Creative projects

Creative projects

Aboriginal and Torres Strait Islander narrative practitioners are involved in some fantastic projects! Here are just some examples.

Tree of Life in Aboriginal and Torres Strait Islander communities

with Che Stow

Examples of Aboriginal and Torres Strait Islander Trees of Life

Using the Tree of Life to help young mums

Carolynanha Johnson

My meeting place

Vanessa Davis created this narrative methodology by integrating Aboriginal Art with Narrative Practices in order to create culturally appropriate counselling with Aboriginal children and young people.

Didgeri: Local Collective Response

by Anthony Newcastle


No More Silence

Aboriginal men supporting others who have experienced childhood sexual abuse

Men’s Talk

This project involves men from Mounts Isa, Cloncurry and Normanton sharing stories about Aboriginal ways of being uncles, mentors, dads, grandfathers and friends .

Click here to see the Men’s Talk Project

Thwarting Shame: Feminist engagement in narrative groupwork

 by Kylie Dowse

Yarning with a purpose

 by Carolynanha Johnson

Solid families: Strong in heart and spirit

This program, ‘Solid families: Strong in heart and spirit’, is to our knowledge the first parenting support program based on Aboriginal values. It was initiated by Aboriginal mothers in Roebourne, Western Australia, and developed through a cross-cultural partnership led by Anne Mead and Jasmine Mack.

Click here to view the Solid Families webpage

This Post Has 47 Comments

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    faye blanch

    I feel true strength that the creative processes can allow for the hard conversations, and allowing voice that is respected and encouraged to speak is key to healing as well as sharing. I am very impressed with the part of men opening up about abuse and finding ways to contribute to healing.

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    I loved the Tree Of Life and Meeting Place tools and the oppportunities that these open up to explore problem stories; identify an alternative story and stories of resistance/resilience/strength; and externalize ‘the problem’. I also loved how non-directive and safe this approach can be and how it is a creative tool that moves beyond talking therapy and into creative expression and processing.

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    lil m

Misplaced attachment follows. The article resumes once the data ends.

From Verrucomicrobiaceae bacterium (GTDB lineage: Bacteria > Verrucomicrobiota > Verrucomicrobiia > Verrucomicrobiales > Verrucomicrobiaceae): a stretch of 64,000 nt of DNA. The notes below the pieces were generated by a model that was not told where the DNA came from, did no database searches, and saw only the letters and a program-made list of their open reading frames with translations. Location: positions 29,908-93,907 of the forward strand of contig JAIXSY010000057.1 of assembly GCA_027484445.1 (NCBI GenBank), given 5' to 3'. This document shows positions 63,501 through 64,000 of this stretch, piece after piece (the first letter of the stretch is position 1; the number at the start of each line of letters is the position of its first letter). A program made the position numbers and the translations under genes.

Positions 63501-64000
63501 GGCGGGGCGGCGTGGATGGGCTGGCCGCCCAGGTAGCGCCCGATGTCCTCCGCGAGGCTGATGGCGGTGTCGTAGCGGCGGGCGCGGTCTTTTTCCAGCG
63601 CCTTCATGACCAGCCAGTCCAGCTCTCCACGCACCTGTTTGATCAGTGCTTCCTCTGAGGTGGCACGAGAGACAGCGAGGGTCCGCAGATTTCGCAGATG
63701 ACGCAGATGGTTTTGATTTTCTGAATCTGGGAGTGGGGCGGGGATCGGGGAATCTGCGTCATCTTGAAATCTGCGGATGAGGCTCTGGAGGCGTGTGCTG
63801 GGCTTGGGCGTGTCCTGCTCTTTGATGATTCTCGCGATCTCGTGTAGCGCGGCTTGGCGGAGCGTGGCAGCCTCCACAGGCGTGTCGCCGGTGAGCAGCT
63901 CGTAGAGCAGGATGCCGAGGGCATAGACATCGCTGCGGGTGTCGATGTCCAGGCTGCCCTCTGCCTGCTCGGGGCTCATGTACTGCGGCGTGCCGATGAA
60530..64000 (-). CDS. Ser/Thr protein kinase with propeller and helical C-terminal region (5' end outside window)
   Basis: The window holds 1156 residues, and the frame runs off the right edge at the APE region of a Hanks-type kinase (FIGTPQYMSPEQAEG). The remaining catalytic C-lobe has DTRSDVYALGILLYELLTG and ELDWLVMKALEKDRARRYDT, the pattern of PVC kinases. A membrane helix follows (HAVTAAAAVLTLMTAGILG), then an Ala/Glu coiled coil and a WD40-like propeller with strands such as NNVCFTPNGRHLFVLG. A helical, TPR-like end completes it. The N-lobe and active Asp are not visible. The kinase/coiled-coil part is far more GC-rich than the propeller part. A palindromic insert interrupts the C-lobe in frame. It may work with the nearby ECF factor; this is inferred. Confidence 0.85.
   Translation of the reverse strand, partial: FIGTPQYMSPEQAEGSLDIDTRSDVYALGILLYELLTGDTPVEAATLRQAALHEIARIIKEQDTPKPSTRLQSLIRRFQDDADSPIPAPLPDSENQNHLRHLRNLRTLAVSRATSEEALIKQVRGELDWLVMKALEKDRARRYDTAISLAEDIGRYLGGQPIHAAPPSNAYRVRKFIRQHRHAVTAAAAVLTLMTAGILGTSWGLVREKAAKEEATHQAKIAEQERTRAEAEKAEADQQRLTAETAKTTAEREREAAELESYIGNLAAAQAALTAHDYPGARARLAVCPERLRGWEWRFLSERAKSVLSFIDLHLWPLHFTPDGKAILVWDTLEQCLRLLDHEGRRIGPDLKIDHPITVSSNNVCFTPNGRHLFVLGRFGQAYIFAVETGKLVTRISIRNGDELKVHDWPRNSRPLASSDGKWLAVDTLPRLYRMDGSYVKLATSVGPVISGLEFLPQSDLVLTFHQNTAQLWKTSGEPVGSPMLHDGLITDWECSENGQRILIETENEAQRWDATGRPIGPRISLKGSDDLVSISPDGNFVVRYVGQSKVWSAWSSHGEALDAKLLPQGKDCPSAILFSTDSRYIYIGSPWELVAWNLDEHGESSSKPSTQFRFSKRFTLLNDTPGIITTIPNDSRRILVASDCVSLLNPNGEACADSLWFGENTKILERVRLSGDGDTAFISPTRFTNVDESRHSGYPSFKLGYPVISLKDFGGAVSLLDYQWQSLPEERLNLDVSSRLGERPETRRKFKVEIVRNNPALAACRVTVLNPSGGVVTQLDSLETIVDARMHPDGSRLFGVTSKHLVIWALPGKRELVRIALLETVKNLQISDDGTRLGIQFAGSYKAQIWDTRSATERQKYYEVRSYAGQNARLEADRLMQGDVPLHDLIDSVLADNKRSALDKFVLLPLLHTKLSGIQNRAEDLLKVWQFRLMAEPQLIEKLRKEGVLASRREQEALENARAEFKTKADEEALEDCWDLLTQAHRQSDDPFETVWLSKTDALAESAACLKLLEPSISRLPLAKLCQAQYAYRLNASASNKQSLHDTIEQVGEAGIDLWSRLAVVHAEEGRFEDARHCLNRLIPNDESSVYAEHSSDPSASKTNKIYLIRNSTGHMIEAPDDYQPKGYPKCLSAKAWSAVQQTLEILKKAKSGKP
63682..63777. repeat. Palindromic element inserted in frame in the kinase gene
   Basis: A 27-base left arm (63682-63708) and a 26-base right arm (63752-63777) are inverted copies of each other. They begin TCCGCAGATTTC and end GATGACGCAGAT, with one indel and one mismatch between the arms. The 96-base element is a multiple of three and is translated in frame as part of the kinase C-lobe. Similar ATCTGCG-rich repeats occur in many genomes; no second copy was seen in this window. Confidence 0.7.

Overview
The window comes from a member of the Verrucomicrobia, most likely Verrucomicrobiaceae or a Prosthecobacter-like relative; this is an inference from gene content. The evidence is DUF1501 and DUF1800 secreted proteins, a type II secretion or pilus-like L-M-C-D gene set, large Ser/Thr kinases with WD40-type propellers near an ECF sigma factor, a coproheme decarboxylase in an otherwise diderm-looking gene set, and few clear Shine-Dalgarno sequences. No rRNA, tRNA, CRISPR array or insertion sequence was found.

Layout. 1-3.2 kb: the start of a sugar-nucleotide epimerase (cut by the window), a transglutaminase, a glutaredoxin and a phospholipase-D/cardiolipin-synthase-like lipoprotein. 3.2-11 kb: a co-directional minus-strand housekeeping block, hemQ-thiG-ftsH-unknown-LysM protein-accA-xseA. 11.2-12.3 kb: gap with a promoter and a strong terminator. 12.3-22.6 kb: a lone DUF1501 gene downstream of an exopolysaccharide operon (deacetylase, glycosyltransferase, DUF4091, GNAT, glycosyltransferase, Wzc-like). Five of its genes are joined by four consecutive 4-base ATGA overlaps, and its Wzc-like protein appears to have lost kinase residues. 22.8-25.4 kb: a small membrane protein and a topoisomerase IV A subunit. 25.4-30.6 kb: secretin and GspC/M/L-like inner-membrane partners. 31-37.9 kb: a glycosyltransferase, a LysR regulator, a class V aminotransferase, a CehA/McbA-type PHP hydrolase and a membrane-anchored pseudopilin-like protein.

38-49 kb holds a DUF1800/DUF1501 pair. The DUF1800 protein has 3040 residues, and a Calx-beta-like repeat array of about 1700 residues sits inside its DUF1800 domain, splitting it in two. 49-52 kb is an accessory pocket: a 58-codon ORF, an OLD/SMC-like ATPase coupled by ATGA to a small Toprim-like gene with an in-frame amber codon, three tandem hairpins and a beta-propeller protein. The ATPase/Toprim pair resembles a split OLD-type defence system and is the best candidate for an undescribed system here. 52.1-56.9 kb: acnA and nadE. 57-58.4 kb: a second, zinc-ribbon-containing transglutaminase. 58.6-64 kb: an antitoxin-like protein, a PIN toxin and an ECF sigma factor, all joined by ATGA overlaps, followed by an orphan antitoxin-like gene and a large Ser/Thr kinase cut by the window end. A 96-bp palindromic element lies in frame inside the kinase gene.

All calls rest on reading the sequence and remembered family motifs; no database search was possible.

I really loved this, the Tree of Life is a wonderful way of recording people’s strength and resilience. I enjoy doing tangible, creative interventions (such as drawing and decorating the Tree of Life) that are usually associated with play therapy with children, but I think work wonderfully with adults too.

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    debbie webster

    The idea of the tree of life was very inspiring when working with children. I found this very innovative and very interesting. The examples of the tree of life and their connections told a pictorial narrative and this was a very creative way of connecting and understanding children’s stories.

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    Kylie Dowse’s work with men who have abused, has enlightened me in so many ways, especially in situations where a woman may wish to stay within an existing relationship, once the abusive behaviour has been resolved. So often men are labelled and shamed, and left without hope. I believe Kylie’s work shows that abusive man can change, and where the functional parts of a relationship can continue once therapeutical resolve has taken place. Kylie presented eloquently and provides hope to those men who seek to change, and the relationships they wish to maintain. I plan to use some of Kylie approaches in helping my clients.

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    I love the idea of the tree of life – I work with Aboriginal children and young people and can already see how this will be such a beneficial grounding activity for us to engage with from the beginning of our therapeutic relationship. Thanks so much for sharing!

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    Sandra Owen

    I loved the creative endeavors to find strength within and to assist in a great community outcome “tree of life” cultural knowledge. I love it. It’s inspirational and very much draws from a narrative healing theme.

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